Tuesday, August 17, 2010
Don't Be Afraid To Say What You Really Think...
I subscribe to both the New York Times and the Huffington Post on my Facebook account, and gosh they are a lively bunch over at those two sites. They've got everything going on, and it's wonderful. News, opinions, controversy, debate -- you name it, they've got it. At the click of the mouse, you can find out anything that is going on in the world, but best of all, you can read everyone else's opinions. There are no holds barred.
The Internet has changed the way news, ideas, opinions, and so much more is discussed. And as with most issues in life there is no right or wrong, no black or white, just varying shades of grey, depending on whom you are. But one thing I have noticed is that, with our wonderful neighbours to the south, almost every issue has become split down party lines -- Democratic or Republican. Everything becomes politicized. How did that happen? Rather than discussing a topic on the merits, people quickly square off into their political parties -- and that's it. All of a sudden something that may be a humanitarian issue, or medical, or scientific -- or whatever -- becomes political. And then people are afraid to say what they think for fear of being called "ignorant" or "biased". The political leaders grab hold of an issue, the talking heads on TV start shouting at each other, and any intelligent debate or discussion goes out the window. Chris Hayes, who was guest hosting the Rachel Maddow show last night, listened to an argument about a particular issue -- with which he did not agree -- and then he said. "I just threw up in my mouth." Oh, goodness.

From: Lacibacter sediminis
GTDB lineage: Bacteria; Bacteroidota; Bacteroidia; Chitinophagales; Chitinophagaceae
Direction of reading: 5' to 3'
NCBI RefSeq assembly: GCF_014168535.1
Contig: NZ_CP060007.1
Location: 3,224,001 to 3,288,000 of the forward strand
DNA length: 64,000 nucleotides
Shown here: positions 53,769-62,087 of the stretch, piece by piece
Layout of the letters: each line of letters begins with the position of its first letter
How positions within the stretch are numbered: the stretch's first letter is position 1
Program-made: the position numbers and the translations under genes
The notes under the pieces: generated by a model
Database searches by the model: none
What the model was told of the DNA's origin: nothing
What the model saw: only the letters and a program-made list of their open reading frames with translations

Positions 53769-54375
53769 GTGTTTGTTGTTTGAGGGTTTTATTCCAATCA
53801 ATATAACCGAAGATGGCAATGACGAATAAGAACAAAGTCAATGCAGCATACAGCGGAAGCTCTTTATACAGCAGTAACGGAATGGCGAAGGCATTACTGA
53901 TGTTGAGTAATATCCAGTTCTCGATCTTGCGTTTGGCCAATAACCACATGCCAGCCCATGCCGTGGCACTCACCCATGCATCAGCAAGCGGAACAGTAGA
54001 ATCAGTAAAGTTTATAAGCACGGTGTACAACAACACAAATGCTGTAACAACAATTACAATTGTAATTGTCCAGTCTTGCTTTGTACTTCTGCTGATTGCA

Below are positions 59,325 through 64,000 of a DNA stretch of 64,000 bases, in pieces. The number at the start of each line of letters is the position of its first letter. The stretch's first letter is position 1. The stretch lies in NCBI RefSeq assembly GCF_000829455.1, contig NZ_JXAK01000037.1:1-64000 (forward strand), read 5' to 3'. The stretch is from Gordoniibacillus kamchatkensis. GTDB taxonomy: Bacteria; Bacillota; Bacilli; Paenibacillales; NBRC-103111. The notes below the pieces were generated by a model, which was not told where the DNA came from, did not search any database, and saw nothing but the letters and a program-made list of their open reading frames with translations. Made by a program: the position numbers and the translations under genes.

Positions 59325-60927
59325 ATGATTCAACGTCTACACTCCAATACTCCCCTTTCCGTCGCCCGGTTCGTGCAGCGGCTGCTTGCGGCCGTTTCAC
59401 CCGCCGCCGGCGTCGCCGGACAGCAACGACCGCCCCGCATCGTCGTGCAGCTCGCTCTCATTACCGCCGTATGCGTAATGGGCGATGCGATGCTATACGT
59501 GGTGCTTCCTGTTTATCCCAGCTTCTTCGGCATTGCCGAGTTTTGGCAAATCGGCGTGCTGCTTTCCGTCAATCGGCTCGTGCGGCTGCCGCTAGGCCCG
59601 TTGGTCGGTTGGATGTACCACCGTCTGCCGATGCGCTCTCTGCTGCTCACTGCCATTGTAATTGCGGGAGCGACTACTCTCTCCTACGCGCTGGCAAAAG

There is a certain "hot button" topic being discussed at the moment (which I will not mention here...) that seems to have enraged everyone. It's very interesting, and very sensitive, to be sure. The President endorsed the issue, and then he backtracked. I thought that was the most intelligent thing he had done yet, not that he had backtracked, but that he had actually given some thought to something that is extremely controversial, and he thought for himself rather than "along party lines". He listened to the concerns of other folks.
Political correctness is not necessarily a bad thing. Folks have come a long way in the past few decades, and things that were acceptable 20 or 30 years ago would make people blush with shame now. That's a good thing. And it's because of lively debate and conversation that people are able to exchange ideas and arrive at a conclusion that is acceptable to the majority. People should never be afraid to say what they think -- even if their viewpoint is unpopular, or perhaps not currently politically correct.
The fact that anyone can log on to The New York Times, The Huffington Post, or thousands of other newspapers and magazines, and share their opinions about current issues is just amazing. And whether folks agree with each other -- or not -- we all end up with a say about what kind of a world we want to live in, as long as we think for ourselves, and not along "party lines".